Posts

December 18, 2014

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11:56 AM | Hoisted from the comments: what do ecologists have Big Data on, and what don’t they?
It’s often said that we’re in, or will soon enter, the era of Big Data. We’ll have all the data we could possibly want, and so we’ll no longer be data-limited. Instead, the rate of scientific progress will be limited … Continue reading →
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10:39 AM | The best science books of 2014: chemistry, physics, maths | @GrrlScientist
Today, I share a list of what I consider to be the best popular physical sciences books of the year, hoping that you’ll find lots of interesting and unusual ideas for all the maths-astro-physics-chemistry buffs on your holiday gift-giving list!Today, I continue my series of “best of 2014” books lists by sharing the maths, physics, astronomy, chemistry and earth sciences books that I consider to be amongst the best published this year in this genre of popular sciences. […]
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1:08 AM | Favorite Photos From 2014
As we near the end of another year, I’ve put together a collection of my favorite images from 2014.  I hope you enjoy them.  Though I traveled to prairies in several other states this year, all of my favorite images … Continue reading →

December 17, 2014

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11:44 PM | Senator Boxer calls US chemical facility safety “outrageous” and “unacceptable”
“In the 602 days since the West, Texas tragedy there have been 355 chemical accidents resulting in 79 deaths and 1500 hospitalizations,” said Committee Chair Senator Barbara Boxer (D-CA) opening the hearing. “Essentially,” said Boxer, since the West, Texas accident, there’s been a U.S. incident involving hazardous chemicals every other day. “This,” she said, “is absolutely outrageous.”
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10:43 PM | Science Book Club: Ice Whale
It's time again for an installment of the STS Book Club! This time, it's a novel of the young adult variety. Perhaps a perfect stocking stuffer for the 11-year-old, nature-lover in your life? Or, you know, your story-loving 20-something PhD student. My co-conspirators, then and now.  Notice that I have grown in myappreciation of pants-wearing. I grew up on a farm in south central Kentucky with a small expanse of second growth forest rimming the yard and cultivated fields.  My […]
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8:43 PM | ESA Policy News December 17: Congress passes “CRomnibus” spending bill, Senate committee chairs announced, US Census public comment opportunity
Here are some highlights from the latest ESA Policy New […]
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7:30 PM | OSHA ignores poultry workers’ petition, sixteen months and counting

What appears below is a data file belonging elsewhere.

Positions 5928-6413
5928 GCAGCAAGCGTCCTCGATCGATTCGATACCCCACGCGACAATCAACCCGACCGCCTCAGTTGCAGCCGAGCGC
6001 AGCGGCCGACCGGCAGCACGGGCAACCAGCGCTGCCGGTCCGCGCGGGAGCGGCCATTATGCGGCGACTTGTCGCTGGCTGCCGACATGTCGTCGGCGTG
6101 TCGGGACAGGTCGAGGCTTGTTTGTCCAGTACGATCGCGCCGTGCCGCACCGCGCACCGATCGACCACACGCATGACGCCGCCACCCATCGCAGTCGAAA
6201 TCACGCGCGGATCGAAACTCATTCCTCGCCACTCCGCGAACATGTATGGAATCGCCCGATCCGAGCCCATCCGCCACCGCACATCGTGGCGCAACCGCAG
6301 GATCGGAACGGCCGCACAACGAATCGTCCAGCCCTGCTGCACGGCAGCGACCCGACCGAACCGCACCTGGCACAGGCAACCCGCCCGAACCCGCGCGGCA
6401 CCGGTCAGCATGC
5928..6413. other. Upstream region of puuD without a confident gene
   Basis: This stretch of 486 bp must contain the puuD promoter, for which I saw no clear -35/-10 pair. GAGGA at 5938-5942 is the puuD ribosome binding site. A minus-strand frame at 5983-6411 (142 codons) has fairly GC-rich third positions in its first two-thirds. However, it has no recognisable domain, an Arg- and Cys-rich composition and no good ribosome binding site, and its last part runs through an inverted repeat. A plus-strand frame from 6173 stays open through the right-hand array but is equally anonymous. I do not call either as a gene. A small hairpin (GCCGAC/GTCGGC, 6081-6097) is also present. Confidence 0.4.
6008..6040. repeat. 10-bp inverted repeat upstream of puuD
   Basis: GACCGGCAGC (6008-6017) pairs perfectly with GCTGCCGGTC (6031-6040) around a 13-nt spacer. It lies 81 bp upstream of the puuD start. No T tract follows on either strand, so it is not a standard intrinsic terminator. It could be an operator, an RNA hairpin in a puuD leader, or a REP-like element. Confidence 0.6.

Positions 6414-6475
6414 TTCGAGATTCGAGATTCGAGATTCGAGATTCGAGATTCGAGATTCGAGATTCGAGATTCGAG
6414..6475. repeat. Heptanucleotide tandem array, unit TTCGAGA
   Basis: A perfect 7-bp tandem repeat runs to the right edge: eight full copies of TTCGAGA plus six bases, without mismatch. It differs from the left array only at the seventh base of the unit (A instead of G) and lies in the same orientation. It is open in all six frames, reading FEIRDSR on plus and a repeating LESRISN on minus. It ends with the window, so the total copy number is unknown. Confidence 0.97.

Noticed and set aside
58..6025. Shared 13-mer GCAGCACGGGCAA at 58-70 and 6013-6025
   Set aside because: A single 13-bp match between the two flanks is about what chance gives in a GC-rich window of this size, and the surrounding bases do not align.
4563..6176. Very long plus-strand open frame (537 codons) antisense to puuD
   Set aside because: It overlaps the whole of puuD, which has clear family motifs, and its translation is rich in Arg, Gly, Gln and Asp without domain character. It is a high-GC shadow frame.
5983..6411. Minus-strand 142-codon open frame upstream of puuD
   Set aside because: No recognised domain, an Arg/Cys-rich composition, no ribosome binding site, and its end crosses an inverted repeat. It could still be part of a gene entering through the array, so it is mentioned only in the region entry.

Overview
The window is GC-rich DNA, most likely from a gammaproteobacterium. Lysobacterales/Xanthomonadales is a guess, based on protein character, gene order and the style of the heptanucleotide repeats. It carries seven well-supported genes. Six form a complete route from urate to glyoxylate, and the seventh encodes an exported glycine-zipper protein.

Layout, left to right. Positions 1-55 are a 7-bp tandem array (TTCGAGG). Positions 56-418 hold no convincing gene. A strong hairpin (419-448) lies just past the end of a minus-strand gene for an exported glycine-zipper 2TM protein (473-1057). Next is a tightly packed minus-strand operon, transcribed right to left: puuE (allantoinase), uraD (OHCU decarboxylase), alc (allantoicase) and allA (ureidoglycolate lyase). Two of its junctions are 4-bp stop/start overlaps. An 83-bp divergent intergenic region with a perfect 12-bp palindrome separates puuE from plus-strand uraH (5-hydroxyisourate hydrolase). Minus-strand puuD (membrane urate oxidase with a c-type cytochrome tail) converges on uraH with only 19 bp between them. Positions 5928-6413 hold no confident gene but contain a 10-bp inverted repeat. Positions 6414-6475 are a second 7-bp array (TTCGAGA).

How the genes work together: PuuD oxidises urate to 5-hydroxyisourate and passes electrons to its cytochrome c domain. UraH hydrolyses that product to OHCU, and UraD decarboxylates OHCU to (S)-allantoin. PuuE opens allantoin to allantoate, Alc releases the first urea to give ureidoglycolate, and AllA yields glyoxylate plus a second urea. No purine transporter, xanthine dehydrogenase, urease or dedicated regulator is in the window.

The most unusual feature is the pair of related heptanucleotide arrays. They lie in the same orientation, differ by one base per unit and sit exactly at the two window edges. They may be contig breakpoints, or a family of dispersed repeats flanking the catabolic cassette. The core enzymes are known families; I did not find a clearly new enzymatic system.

Poultry and meatpacking workers submitted a petition to OSHA in September 2013 asking the agency to issue a regulation to address line speed and other hazards that lead to musculoskeletal injuries. Sixteen months later, they're still waiting for a response.
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6:38 PM | Control Major Anti-Nature Corporations (CEFIM)
It is time to divest in the largest chemical, energy, finance, insurance, military corporations (CEFIM). #DIVEST Continue reading →
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6:13 PM | What is the future of the brain?
I recently read Gary Marcus and Jeremy Freeman’s new book, The Future of the Brain and was so enthusiastic about it I decided to write a review. And got a bit carried away. Oh well. Hopefully it makes sense: The past … Continue reading →
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5:24 PM | The best science books of 2014: Biology | @GrrlScientist
Today, I share a list of what I consider to be the best popular biological sciences books of the year, hoping that you’ll find lots of interesting and unusual ideas for all the biology buffs on your holiday gift-giving list!Continuing on with the theme I started recently, I am naming some of the popular science books in the biological sciences that I think are the best of 2014. The biological sciences are an even larger genre and more difficult-to-define than is nature writing, but it […]
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5:00 PM | Magical Thinking in the Age of Green
We are not in the Age of Aquarius that had brought—to some of us—radical hope about societal change and a turn toward ecology, steady state growth, and different GDP metrics, including happiness. The age was about love, unity, integrity, sympathy, … Continue reading →
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3:42 PM | A molecular how-to for hibernating this winter
As the academic semester ends, I see the tell-tale signs of the upcoming holiday hibernation. The weary eyes of teaching assistants peeking over piles of final exams. Students who may have mentally been on break before finals even started. A little … Continue reading →
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2:27 PM | Tell the President to #BeeKindObama and suspend bee-toxic neonics!
In June, the President called on federal agencies to create a plan to “promote the health of honey bees and other pollinators.” To show appreciation for all that bees and wild pollinators provide, it is essential that this plan address … Continue reading →
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2:08 PM | Several Hours of Code
The Hour of Code is a global initiative intended to demystify code (ie computer programming) and show that anybody can learn the basics. The idea is to get kids (or anyone, really) to do at least one hour of coding,  in a fun and relaxed way that many won’t even recognise as coding. This provides them with an… Continue reading »
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1:46 PM | Study: Reduced emissions from electric cars could prevent thousands of deaths
When compared with gasoline-powered cars, vehicles fueled with electricity from renewable sources could cut air pollution-related deaths by 70 percent, according to a new study, which noted that air pollution is the country’s greatest environmental health threat.
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11:23 AM | Preferring a preference index